Photo: Guitar (by Shane Adams on Flickr)

28 Oct

Giving increases wellbeing

Hands

Making time for people brings us happiness on the side. That’s what I wrote in my post on 20th Feb 2015, “In pursuit of happiness”. But just how powerful is this link? Are we really better off when we give into the lives of others? Are other people better off? Are we all as a community better off?

We can test it out by looking at data from the ‘Citizenship Survey.’ Over 38,000 people in England and Wales were interviewed face to face between 2007 and 2011. They were asked questions about their giving, and also about their community. The Citizenship Survey also included official statistics regarding the deprivation levels of every ward in which the people were interviewed. With this data then, we can make some credible assessments regarding whether giving behaviors in a region relate to how well those regions are doing (see fig.1).

Giving Charter - article Lorna Zischka

Fig1: The correlations between giving behaviors and community welfare (all correlations are statistically significant).

Key:Table LZThese diagrams give a flavor of just how closely giving behaviors are linked to community wellbeing. Firstly we see that giving and trust go together. ‘Giving’ sends a message of care for others, which is a trustworthy behavior and stimulates trust in others. Having said that, ‘giving’ and ‘trust’ are also mutually reinforcing and neither is likely to keep going for long without the other. Secondly we see how giving is linked to reduced deprivation. For a start giving is a way of counteracting deprivation and so people in giving/supportive networks are likely to be doing better than people without them. As before though, ‘giving’ and ‘low deprivation’ might also be mutually reinforcing; well situated people in a pleasant social environment are freed up to give.  (Source: Citizenship Survey data, 2008-2011. Department for Communities and Local Government (DCLG). Supplied by the UK Data Archive. Calculations drawn from a paper presented by Zischka at ‘Relational Academics,’ September 2015, Cambridge.)

We can test the same trust and deprivation data against other variables that might potentially explain why welfare differs in different regions. Try for example average income, health, education, employment or ethnic mix – all of which are known to be important social variables affecting welfare. The data indicates that none of these could predict trust and deprivation quite as precisely as giving behaviors could. In other words, whether or not people ‘give’ is right up there with the very most important socio-economic indicators of wellbeing.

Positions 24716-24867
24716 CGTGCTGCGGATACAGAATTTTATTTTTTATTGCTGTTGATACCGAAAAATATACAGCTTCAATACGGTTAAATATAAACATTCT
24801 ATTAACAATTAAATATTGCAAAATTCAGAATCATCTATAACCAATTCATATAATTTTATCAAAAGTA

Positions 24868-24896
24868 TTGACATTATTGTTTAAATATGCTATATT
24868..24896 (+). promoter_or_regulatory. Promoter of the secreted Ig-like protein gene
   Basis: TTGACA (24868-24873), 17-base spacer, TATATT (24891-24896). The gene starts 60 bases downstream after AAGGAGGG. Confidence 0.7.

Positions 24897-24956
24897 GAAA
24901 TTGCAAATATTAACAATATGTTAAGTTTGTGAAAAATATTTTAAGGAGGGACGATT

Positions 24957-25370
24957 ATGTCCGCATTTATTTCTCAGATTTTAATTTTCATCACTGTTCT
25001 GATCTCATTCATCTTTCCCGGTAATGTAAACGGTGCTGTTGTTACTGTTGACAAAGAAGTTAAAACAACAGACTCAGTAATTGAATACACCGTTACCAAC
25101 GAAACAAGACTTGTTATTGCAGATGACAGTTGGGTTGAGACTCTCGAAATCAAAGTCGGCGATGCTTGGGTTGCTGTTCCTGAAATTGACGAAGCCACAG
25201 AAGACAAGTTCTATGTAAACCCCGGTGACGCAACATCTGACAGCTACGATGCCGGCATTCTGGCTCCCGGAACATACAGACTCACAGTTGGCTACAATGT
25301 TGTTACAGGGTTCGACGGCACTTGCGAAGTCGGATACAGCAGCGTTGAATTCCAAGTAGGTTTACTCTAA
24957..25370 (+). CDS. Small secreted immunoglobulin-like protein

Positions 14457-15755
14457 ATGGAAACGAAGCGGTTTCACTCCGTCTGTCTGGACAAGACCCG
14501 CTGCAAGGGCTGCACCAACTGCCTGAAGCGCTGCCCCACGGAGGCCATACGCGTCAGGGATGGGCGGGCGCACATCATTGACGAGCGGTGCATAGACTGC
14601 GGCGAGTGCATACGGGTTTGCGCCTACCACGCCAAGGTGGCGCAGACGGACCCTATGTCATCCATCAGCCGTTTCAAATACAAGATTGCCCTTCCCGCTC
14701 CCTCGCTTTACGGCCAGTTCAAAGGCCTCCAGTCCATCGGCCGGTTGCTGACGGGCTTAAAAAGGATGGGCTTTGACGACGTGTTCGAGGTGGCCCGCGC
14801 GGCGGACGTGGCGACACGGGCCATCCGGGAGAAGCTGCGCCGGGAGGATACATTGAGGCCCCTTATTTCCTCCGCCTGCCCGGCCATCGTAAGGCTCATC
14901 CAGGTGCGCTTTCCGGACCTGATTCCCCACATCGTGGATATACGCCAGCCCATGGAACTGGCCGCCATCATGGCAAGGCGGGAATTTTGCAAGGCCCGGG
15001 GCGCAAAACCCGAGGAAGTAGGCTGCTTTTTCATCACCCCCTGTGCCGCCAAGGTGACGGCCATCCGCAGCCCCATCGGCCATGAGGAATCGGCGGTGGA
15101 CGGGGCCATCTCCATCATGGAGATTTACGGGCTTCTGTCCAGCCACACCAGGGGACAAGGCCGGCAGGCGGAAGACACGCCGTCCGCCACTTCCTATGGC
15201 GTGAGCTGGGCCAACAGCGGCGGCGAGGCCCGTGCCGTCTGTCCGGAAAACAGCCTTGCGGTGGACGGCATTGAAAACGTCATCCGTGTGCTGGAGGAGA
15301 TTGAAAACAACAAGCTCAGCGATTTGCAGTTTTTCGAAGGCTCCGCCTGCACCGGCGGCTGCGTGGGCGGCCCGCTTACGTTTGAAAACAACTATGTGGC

And these figures are just a start. Many other studies have been carried out to show that people who give time or money away to others actually feel better afterwards than those who spend that same time or money on their own private consumption. Personal consumption makes people feel good for the moment, but (unless that consumption is essential to life) the feeling does not last for long. However, small, repeated expenditures of time and money with or for other people stack up to a greater sense of wellbeing over time.

So why is this? What is it about giving that makes such a difference? The key is the link between giving and relationship. Relationships take time and money to build, and they won’t go far without a bit of give and take. Giving, when it comes down to it, is an indication that the giver is including other people in the decisions they make over the way they spend their time and money, and it’s this consideration for others that comprises the heart of relationship. To turn this around, we can tell how good a relationship is by whether or not a person is putting time and money into others instead of spending exclusively on him or herself. Good relationships and giving people go with better outcomes for the community. Note that giving does not guarantee a return to the giver, and to expect one is to miss the point, but we can see that our giving makes the world a little bit better for someone else. This leaves the eternal question of priorities for every individual to grapple with: what really matters to me, me or us? We shouldn’t just be looking at what we get out of the system – let’s also measure what we put into it!

By Lorna Zischka

 

21 Oct

Watch: Relational Thinking – What’s the big idea?

Michael Schluter